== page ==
Intentional self-harm hospitalisations
Why are rates of intentional self-harm hospitalisations important?
Intentional self-harm and suicide are significant public health issues in Australia (AIHW: Harrison and Henley 2014). Intentional self-harm is associated with a number of interacting factors that are related to individual mental health, family and social circumstances. Social risk factors that have been identified for adolescent suicide include parental separation, divorce and family discord, as well as child abuse, bullying and peer victimisation (Brodsky et al. 2008; Klomek et al. 2008). This is also the time in life when many mental illnesses develop and young people have the highest incidence of diagnosable symptoms of mental illness (ABS 2008; Patel et al. 2007), which may increase the risk of suicidal intentions and behaviour.
Do rates vary across population groups?
In 2013–14, the rate of hospitalisations due to intentional self-harm among all young people aged 12–24 in Australia was 230 per 100,000. Young people aged 12–17 had a slightly higher rate (232 per 100,000) of intentional self-harm hospitalisation than those aged 18–24 (229 per 100,000). Females had a much higher rate of hospitalisation than males, with 352 per 100,000 and 114 per 100,000, respectively. Indigenous young people were almost twice as likely to be hospitalised due to intentional self-harm (391 per 100,000) as Other Australian young people (220 per 100,000).
Has there been a change over time?
There has been a gradual increase in hospitalisation rates for all young people aged 12–24 from 188 per 100,000 in 2007–08, to 230 per 100,000 in 2013–14. This appears to be largely driven by a steep increase in hospitalisation rates for youths aged 12–17 from 139 per 100,000 to 232 per 100,000, over the same period. In contrast, there are no strong trends observed for intentional self-harm hospitalisation rates for young people aged 18–24, with rates remaining steady at 230 per 100,000.
There has been a notable increase in hospitalisation rates for young females from 267 per 100,000 in 2007–08, to 352 per 100,000 in 2013–14. There is no clear trend in the intentional self-harm hospitalisation rate for males with rates of around 115 per 100,000 from 2004–05 to 2013–2014.
For young Indigenous Australians, the rate of intentional self-harm hospitalisations has grown considerably from 240 per 100,000 in 2006–07, to 391 per 100,000 in 2012–13. The rate for Other Australian young people has been markedly lower than Indigenous Australians over this period and has largely mirrored the trend observed for all young people aged 12–24.
Injury hospitalisations are coded based on principal diagnosis, using the ICD-10-AM range S00-T75 or T79. Cases using this criterion are referred to as community injury. In 2013–14, diagnoses and external cause injury and poisoning were recorded using the 8th edition of the ICD-10-AM. Data from 2004–05 to 2012–13 were coded to earlier editions.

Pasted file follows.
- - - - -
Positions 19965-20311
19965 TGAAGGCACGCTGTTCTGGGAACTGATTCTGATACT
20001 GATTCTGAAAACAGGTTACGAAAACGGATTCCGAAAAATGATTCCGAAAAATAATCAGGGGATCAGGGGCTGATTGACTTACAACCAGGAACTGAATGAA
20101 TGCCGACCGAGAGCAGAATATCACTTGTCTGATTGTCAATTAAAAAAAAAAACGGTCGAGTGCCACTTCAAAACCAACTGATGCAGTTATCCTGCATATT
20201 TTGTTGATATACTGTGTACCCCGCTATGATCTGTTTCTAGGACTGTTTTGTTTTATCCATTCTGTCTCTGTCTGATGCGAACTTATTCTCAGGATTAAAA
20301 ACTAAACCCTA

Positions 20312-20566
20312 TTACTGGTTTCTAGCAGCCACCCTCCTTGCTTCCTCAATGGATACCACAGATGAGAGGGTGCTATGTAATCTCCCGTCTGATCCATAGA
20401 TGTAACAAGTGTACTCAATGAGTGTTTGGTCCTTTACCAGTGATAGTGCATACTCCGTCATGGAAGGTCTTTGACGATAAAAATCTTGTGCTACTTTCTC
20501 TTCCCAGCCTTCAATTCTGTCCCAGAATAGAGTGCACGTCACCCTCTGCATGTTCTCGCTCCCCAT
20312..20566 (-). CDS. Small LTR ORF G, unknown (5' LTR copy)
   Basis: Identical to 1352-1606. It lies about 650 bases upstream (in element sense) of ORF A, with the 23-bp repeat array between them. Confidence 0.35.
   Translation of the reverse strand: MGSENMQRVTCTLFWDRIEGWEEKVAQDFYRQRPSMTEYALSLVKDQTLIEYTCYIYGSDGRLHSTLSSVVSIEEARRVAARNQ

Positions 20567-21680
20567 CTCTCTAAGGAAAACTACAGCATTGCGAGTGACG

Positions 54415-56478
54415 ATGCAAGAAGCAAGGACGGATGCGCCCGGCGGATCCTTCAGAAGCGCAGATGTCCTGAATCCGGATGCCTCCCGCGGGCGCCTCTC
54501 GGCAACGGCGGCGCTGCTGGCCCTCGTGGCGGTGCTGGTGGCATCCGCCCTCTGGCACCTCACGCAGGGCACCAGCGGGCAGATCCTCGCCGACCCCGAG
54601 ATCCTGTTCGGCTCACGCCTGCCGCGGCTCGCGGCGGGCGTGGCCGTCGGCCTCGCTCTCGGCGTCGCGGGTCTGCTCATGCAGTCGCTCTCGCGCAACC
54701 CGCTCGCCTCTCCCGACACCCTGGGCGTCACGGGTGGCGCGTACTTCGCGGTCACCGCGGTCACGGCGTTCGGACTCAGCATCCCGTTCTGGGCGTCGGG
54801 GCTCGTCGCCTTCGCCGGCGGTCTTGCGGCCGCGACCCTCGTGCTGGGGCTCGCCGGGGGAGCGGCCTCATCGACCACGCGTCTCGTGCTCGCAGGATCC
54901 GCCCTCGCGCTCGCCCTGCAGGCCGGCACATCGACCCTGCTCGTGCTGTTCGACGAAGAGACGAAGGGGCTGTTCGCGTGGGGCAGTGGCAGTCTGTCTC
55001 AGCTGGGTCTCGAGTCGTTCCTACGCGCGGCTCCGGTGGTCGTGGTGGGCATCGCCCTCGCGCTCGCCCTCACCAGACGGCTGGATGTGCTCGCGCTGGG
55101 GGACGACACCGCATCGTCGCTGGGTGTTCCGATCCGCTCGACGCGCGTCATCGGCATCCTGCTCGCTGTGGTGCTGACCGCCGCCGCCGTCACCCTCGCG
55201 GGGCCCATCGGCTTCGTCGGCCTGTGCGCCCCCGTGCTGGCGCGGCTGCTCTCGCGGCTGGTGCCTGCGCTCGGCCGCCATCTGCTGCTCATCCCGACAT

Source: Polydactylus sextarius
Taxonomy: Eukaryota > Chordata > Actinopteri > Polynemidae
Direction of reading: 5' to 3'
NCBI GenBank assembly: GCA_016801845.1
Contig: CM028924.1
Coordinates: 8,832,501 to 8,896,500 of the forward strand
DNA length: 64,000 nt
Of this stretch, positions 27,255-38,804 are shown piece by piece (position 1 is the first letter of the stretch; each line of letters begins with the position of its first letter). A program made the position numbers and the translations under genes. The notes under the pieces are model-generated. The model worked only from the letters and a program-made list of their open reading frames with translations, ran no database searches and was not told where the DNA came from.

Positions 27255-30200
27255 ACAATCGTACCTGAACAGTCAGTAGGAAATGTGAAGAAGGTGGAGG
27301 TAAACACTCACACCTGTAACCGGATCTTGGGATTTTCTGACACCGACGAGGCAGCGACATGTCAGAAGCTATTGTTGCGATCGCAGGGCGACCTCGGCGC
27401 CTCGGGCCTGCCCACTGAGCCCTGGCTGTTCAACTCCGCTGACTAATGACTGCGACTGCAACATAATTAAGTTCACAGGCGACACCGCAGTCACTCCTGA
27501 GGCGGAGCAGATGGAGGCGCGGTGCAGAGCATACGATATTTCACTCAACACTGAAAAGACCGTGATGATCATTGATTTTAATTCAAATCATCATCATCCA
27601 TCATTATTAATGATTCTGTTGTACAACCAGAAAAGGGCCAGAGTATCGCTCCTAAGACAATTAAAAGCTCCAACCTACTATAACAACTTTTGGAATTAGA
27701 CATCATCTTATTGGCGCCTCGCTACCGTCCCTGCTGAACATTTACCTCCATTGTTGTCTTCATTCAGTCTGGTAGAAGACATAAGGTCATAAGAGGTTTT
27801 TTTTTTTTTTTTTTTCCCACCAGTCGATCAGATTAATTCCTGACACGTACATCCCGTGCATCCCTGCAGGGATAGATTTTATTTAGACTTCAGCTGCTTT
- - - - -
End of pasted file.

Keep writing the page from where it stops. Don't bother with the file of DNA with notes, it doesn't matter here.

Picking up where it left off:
Intentional self-harm hospitalisations includes injury cases in which the first reported external cause is in the ICD-10-AM range X60-X84 as per AIHW: Pointer S 2013. Trends in hospitalised injury, Australia, 1999–00 to 2010–11. Injury research and statistics series no. 86. Cat. no. INJCAT 162. Canberra: AIHW.
Hospitalisations (referred to elsewhere as hospital separations) refer to episodes of admitted patient care which can be a total hospital stay or a portion of a hospital stay, beginning or ending in a change of type of care (for example, from acute care to rehabilitation). To reduce over-counting of injury cases, records have been omitted where the mode of admission is recorded as a transfer from another acute-care hospital.
Indigenous data is for 6 States (NSW, Vic, Qld, WA, SA and public hospitals in the NT) as these states are considered to have sufficient completeness of Indigenous identification for analysis from 2004–05 onwards. ACT and Tasmania are considered to have sufficient completeness of Indigenous identification from 2010–11 onwards; however, they are excluded for the purposes of time series analysis. Consequently, the Indigenous data may not necessarily be representative of the excluded jurisdictions.
Changes in the quality of the Indigenous identification over time may affect the time series for data presented for data by Indigenous status (i.e. categories ‘Indigenous’ and ‘Other Australians’).
‘Other Australians’ includes records for persons identified as not Indigenous as well as records where Indigenous status was not stated.
The hospitals admitted patient care data do not include non-admitted presentations to hospital (eg non-admitted patients in emergency departments).
ABS 2008. National Survey of Mental Health and Wellbeing: summary of results, 2007. ABS cat. no. 4326.0. Canberra: ABS.
AIHW: Harrison JE & Henley G 2014. Suicide and hospitalised self-harm in Australia: trends and analysis. Injury research and statistics series no. 93. Cat. no. INJCAT 169. Canberra: AIHW.
Brodsky BS, Mann JJ & Stanley B 2008. Familial transmission of suicidal behaviour: factors mediating the relationship between childhood abuse and offspring suicide attempts. Journal of Clinical Psychiatry 69:584–96.
Klomek AB, Marocco F & Kleinman M 2008. Peer victimisation, depression and suicidality in adolescents. Suicide and Life-threatening Behaviour 38(2):166–80.
Patel V, Flischer AJ, Hetrick S, & McGorry P 2007. Mental health of young people: a global public-health challenge. The Lancet 369 (9569): 1302-1313.